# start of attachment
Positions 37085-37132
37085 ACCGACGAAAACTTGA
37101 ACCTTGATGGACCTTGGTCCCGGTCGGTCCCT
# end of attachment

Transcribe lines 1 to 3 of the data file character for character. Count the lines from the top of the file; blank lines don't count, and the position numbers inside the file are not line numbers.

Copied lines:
Positions 37085-37132
37085 ACCGACGAAAACTTGA
37101 ACCTTGATGGACCTTGGTCCCGGTCGGTCCCT